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German police recently carried out a series of raids across seven states related to their probe into climate protesters accused of criminal activity.
More than a dozen properties that are linked to the climate activist group known as Last Generation were raided by police, who seized assets and bank accounts as they investigate the group’s finances.
Munich prosecutors are leading the investigation, which is focused on seven individuals aged 22 to 38 suspected of supporting or forming a criminal organization. A separate investigation was launched last year into actions taken by climate protesters against an Eastern Germany oil refinery. The group is also being investigated for trying to disrupt flights at the Berlin airport and an attack on a $110 million Monet painting at a Potsdam museum using mashed potatoes.
The individuals who are the subject of the investigation have been accused of being part of a campaign to finance criminal offenses; they reportedly collected at least $1.5 million for their cause. In addition, two of those being investigated are suspected of attempting to sabotage an oil pipeline running from Bavaria to Trieste in Italy last year.
As part of the searches, investigators are reportedly looking to obtain evidence related to the group’s membership structure and finances.
Some of the tactics the group has used include blocking roads throughout the country in hopes of pressuring the German government into taking stronger actions to stem climate change. In the past few weeks, they have held up traffic on highways and at busy intersections in Berlin nearly every day.
Chancellor Olaf Scholtz has weighed in on the group, commenting that he believed it was “completely nutty to somehow stick yourself to a painting or on the street.”
Leaders in the environment-focused Green Party, who are part of Scholtz’s governing coalition, have also spoken out against the group, saying their approach is counterproductive.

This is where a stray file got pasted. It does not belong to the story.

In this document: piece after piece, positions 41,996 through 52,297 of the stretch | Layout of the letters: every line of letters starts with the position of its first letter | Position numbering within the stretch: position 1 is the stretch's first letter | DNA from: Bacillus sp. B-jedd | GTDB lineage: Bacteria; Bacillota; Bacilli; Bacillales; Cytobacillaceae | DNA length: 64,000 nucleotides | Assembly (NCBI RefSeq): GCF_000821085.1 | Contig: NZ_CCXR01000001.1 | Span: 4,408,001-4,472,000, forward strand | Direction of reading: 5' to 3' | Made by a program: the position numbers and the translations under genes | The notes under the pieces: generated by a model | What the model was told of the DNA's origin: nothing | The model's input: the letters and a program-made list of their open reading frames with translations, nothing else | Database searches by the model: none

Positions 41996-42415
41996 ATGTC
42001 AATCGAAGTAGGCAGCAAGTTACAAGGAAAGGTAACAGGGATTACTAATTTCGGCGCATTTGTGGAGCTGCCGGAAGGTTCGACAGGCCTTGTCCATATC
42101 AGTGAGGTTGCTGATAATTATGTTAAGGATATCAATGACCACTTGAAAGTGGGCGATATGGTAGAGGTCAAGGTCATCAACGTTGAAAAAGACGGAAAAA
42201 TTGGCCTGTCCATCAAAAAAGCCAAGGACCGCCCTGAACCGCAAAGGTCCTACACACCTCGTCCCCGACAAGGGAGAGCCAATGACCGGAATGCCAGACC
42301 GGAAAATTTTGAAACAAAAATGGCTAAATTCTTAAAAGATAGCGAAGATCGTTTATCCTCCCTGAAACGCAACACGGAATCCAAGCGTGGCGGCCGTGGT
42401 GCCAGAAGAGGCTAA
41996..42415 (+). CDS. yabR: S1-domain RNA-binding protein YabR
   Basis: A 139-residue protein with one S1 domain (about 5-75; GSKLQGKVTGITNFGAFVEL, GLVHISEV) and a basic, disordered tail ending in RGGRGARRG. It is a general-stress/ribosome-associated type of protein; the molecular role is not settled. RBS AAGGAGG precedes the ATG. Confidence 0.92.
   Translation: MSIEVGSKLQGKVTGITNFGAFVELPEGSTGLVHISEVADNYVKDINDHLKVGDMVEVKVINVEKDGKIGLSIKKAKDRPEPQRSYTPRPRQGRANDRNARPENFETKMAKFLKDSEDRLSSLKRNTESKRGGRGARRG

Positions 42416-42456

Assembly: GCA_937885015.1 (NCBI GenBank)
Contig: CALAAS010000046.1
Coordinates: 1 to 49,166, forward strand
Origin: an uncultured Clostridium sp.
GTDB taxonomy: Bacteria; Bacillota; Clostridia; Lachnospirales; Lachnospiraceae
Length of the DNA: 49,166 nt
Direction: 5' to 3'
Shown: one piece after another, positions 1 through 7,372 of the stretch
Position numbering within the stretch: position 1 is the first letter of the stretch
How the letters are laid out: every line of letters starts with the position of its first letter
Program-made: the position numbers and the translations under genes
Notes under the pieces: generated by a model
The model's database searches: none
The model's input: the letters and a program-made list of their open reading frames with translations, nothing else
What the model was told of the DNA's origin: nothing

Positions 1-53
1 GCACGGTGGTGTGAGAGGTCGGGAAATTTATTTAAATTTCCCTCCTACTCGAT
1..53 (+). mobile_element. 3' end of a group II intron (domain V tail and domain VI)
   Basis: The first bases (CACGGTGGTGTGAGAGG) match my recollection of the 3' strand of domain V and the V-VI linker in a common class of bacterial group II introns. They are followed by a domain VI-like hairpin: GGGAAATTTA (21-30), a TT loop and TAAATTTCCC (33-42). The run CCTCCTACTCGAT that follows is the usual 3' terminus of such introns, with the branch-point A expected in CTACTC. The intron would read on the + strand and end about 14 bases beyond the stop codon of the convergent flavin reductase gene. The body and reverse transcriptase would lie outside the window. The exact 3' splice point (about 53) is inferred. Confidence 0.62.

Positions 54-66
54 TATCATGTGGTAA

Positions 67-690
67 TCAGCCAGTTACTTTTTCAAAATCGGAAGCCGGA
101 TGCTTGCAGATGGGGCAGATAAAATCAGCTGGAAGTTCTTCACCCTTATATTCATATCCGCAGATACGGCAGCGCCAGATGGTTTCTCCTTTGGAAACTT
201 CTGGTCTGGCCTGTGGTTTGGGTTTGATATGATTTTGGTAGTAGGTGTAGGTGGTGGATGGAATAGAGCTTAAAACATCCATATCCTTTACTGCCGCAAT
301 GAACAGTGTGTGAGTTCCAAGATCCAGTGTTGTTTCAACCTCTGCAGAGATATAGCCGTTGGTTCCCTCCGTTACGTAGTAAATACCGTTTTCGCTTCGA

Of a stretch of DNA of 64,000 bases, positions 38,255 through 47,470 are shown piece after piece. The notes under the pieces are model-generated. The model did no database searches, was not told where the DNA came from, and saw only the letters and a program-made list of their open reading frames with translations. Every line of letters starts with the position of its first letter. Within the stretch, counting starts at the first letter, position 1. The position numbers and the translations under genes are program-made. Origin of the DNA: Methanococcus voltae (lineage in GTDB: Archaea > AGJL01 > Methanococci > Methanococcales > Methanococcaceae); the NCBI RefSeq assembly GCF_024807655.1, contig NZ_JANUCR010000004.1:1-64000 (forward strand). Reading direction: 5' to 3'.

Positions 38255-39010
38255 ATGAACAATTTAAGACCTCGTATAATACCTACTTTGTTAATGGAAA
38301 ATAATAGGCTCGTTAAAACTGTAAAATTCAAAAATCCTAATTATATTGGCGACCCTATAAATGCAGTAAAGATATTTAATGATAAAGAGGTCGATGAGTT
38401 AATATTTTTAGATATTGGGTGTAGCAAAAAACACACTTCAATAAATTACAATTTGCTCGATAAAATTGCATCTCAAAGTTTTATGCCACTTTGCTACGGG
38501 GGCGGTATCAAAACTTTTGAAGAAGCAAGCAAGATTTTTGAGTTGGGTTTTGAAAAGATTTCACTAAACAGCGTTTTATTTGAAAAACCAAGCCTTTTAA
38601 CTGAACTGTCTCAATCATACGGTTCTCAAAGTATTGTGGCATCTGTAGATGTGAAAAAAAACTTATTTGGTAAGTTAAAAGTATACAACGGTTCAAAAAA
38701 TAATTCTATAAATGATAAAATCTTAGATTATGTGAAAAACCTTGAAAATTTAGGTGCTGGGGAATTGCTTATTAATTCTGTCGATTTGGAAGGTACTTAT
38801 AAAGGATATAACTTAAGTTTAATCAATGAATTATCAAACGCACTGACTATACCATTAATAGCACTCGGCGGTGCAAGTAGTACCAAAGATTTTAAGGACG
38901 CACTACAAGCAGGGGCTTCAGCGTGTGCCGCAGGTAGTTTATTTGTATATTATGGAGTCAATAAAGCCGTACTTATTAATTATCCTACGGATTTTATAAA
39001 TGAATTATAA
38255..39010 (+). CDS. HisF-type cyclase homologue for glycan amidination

The group appears to be undeterred by the raids, however.
“They make us afraid, but we must not be frozen by fear,” Last Generation spokesperson Aimee van Baalen told the media. “The German government is right now driving us toward climate hell with its eyes wide open. It is even stepping on the gas pedal. We must continue to resist now, because we need to loudly demand that lives be protected.”
She also took the opportunity to implore the public to support marches they have planned for German cities like Berlin in the near future. Although the group admits that its protests may be provocative, they believe that this is the best way to keep the topic of climate change on people’s minds and part of the public discourse.
Germany’s Interior Minister, Nancy Faeser, said that police registered 1,600 criminal complaints related to climate protests last year, many of which took place during Last Generation’s road blockades.
UK also takes steps to address criminal activity by climate activists
The UK is also taking steps to address unruly behavior by climate activists, giving police in England and Wales new powers when dealing with protestors.
For example, any protestors who lock themselves to buildings, objects or each other can now face as much as six months in prison, while interfering with refineries, railways or airports could be punished by up to a year in jail.
The way British authorities have responded to these types of crimes so far has been inconsistent. A pair of men who placed a huge banner that caused a bridge on the River Thames to be closed for more than 40 hours were handed sentences of 2.5 years in prison, while activists from a group called Just Stop Oil who stormed the race track during the Formula 1 race in England were spared time behind bars.
Just Stop Oil is part of the international network of climate activists known as A22, which also includes Germany’s Last Generation.
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